The online edition of the Old English text of Beowulf presented here is a new critical edition. It is in general a conservative edition--the primary text followings that of the MS in most places, even where emendations have been standard; but yet adopting some emendations where modern editions have not. I have, however, endeavoured to also provide a copious annotation of the text, and note the majority of suggested emendations and interpolations even where I do not adopt them, so that the reader will still have these at his disposal. Recent studies of the MS, in particular those of Kevin Kiernan, strongly suggest that the MS (supplemented by Thorkelin's transcriptions) in most places provides the optimal reading. I have marked the text where the reading is supplied by Thorkelin A/B; restored, interpolated or emended by an editor (see above or consult annotation key for conventions). In the accompanying notes I have provided references in the case of an emendation, interpolation or restoration by an editor. In many cases the notes also mention emendations made by other editors even when I do not adopt them myself.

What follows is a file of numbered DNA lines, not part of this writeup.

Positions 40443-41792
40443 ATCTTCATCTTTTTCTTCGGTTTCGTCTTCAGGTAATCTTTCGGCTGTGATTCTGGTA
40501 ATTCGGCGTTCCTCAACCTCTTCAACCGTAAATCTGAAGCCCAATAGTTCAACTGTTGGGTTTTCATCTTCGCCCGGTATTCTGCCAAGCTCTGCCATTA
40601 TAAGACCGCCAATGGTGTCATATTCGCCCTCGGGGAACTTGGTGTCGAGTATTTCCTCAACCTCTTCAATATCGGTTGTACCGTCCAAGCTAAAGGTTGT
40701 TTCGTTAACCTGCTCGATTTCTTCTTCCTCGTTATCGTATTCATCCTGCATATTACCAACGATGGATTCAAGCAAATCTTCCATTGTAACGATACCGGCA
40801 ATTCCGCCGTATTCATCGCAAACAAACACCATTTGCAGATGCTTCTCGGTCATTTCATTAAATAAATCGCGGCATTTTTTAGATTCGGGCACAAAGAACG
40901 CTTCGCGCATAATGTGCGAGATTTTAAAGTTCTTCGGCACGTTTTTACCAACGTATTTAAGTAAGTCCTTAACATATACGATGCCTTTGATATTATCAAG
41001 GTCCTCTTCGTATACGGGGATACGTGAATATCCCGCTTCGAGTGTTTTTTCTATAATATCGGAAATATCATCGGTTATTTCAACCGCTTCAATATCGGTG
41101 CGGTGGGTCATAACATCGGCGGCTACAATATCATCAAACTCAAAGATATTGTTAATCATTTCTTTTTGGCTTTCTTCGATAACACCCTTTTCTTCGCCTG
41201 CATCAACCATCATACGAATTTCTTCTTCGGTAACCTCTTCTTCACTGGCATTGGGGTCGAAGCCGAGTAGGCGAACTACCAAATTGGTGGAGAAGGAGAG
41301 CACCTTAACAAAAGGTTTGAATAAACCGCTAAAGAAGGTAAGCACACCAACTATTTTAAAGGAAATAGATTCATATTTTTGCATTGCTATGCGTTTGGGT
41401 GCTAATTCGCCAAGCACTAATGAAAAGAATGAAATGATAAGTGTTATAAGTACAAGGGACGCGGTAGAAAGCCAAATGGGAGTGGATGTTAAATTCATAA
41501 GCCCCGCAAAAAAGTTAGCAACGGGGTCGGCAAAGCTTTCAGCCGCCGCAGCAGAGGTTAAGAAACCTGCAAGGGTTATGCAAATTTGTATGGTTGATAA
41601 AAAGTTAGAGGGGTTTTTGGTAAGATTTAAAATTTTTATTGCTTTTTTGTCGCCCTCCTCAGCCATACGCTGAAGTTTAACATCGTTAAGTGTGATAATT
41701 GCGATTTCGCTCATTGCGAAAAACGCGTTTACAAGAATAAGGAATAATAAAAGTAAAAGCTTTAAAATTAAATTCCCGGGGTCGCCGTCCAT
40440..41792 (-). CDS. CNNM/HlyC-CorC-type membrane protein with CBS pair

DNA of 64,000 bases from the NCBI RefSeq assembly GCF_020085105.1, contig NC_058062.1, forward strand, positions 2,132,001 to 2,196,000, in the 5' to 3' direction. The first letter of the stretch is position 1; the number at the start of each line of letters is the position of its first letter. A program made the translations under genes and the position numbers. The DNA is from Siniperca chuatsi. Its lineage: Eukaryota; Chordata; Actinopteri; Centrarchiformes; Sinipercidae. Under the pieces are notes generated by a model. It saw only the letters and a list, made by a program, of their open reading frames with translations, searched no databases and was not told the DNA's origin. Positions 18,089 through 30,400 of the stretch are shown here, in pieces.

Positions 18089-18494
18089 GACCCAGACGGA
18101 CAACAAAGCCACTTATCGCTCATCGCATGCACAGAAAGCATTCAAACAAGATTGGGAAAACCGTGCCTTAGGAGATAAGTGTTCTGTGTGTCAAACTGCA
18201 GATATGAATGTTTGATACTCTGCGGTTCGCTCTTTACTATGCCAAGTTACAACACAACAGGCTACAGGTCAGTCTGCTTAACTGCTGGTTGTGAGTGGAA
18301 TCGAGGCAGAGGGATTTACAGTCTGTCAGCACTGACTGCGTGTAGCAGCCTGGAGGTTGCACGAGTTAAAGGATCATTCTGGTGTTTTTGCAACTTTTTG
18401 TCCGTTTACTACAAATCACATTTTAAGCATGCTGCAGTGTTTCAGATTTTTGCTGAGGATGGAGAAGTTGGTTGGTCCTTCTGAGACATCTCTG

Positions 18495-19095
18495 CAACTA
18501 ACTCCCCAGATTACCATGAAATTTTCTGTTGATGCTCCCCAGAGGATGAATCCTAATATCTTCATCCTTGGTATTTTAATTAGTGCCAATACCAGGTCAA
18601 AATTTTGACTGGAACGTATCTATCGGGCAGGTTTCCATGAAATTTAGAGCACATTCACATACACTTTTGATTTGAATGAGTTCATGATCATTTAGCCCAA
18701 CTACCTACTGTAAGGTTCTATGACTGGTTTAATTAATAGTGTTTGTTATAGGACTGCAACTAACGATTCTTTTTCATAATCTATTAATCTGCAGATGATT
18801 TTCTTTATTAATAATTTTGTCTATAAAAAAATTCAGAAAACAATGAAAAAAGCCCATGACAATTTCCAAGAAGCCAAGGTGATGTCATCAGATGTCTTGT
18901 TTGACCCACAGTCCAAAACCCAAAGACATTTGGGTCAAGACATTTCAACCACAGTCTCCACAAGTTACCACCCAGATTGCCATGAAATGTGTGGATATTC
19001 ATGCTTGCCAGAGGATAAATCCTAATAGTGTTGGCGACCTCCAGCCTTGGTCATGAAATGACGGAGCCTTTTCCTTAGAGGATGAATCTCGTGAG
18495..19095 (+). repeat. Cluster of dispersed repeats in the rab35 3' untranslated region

In the case that a proposed reading has been confirmed by the study of Kiernan et al. (Electronic Beowulf - published by The British Library and University of Michigan Press ), I have generally passed over it without remark (the bracketing also reflects new confirmations made by Kiernan et al.).
Update: (December 2003)
I have restored the abbreviations of the MS., e.g.
However, word division has been normalised, and the text has been broken up into the usual arrangement of half-lines of editions.
I have adopted certain emendations, restorations, etc. and these are indicated by the notation apparatus show in the table above, and also usually remarked upon in the notes to the 'semi-diplomatic' version.
Those seeking a true diplomatic edition/transcription should consult the facsimile editions by Zupitza and by Kiernan et al..
Update: (June 2005)
I have re-edited the text and its apparatus to conform with the standard lineation of 3182, rather than Kiernan's 3184 lines. As I still agree with Kiernan about the lineation ll. 389-90 and 2228-30, this edition of the poem ends up with blank half-lines at 389b, 390a, 2228b, 2229ab, 2230a, in order to match the standard 3182-lineation. This change was partially inspired by Robert Fulk's (2003) article on the metrically necessity of the hypermetrical lines at 1163-8, 1705-7, 2995-6 (esp. Fulk 2003:10-13), as well as urging by Thomas Hart (pers. comm.).
Converting Line numbers from standard 3182 (Klaeber) and 3184 (Kiernan)